When we launched Kinect last year it was greeted with amazing enthusiasm by consumers, resulting in sales of over 10m units at last count – and a place in the Guinness World Book of Records as the fastest selling consumer electronics device of all time. Another community greeted Kinect with just as much enthusiasm – developers. Developers, developers, developers – they took to Kinect in an instant, surprising Microsoft with the breadth of their imagination.
Within days, they’d hooked the USB port to their computers and figured out that they could read the streams of data and build some pretty fantastic applications. I spoke with Alex Kipman in the days following these so called “hacks” and he was blown away with the creativity we were seeing.
Since that moment, there has been demand for some sort of developer kit for Kinect and in keeping with our heritage of building platforms for others to build upon; we announced back in February that we’d be launching a non-commercial SDK by the end of Spring. We showed some of the progress of that work at MIX11 in March and restated our ambition to encourage grass roots invention with Kinect. I’ve been monitoring the tweets over the last few weeks as the pent up demand led to a thorough examination of precisely when Spring ends. For the record, it’s June 22nd. But that’s all irrelevant now.
As of this morning, the SDK is officially available for download – at no cost – from Microsoft Research. It provides access to Kinect’s “raw sensor streams” – which means developers can work with the high speed skeletal tracking capabilities, depth sensor, color camera sensor and the microphone array. Oh and over 100 pages of high quality documentation and sample code to demonstrate how to use the sensor.
Channel 9 is running a 4 hour live broadcast today with in depth sessions on how to program on Windows using the SDK and under cover of darkness they have been running a Code Camp here on Microsoft Campus for the last 24 hours. They invited a select group of 50 developers to our HQ to see what they could create in just one day with access to the SDK. I spent some time in the room with them yesterday and it was true to a code camp – heads down, code cranking stuff with more Kinect sensors in one place than I have ever seen and the usual litany of quadricopter drone’s and Channel 9 guys. The results were shown this morning during the keynote announce and some highlights can be seen below. Check back later today and I’ll have more info on a few of these.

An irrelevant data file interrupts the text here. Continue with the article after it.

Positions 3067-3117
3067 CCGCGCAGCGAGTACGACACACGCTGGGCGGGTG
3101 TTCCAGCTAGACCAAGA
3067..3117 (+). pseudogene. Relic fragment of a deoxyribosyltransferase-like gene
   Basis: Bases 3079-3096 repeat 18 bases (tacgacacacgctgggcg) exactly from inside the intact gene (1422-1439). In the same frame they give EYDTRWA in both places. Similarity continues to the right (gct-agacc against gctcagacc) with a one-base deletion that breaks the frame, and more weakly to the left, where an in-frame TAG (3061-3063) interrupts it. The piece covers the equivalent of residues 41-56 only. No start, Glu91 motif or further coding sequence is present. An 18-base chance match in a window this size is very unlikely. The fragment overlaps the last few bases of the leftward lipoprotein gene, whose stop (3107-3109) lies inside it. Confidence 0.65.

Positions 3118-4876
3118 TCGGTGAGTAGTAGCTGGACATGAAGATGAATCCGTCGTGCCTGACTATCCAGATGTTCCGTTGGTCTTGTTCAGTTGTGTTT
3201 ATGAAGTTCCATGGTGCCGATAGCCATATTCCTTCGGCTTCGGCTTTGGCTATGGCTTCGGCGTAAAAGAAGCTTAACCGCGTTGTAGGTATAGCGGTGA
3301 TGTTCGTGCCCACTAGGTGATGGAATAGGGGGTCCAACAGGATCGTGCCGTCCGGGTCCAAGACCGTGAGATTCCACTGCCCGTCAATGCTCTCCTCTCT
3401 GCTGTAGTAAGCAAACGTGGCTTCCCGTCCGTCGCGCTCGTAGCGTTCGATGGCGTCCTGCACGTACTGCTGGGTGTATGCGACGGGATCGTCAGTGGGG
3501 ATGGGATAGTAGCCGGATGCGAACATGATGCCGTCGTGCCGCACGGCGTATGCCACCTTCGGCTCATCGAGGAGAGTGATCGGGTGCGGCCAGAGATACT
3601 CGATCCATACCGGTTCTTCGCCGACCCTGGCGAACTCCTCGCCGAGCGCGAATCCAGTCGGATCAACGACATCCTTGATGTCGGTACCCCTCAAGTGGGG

I expect this to inject a new wave of creativity to what we’ve already seen at sites like KinectHacks and as you would expect, this SDK will be fully supported. In addition to the documentation there are tools to get people up and running quickly such as the tools at Coding4Fun.
So – it’s time to let your imagination run free and see what folks can do with Kinect and the SDK. What started out as a dream of a bunch of engineers a few years back is now in 10 million homes around the world – a device that can see, hear and begin to understand us. That’s an amazing palette to work from and I can’t wait to see what gets created. The NUI era is truly upon us.
For more info, check out these resources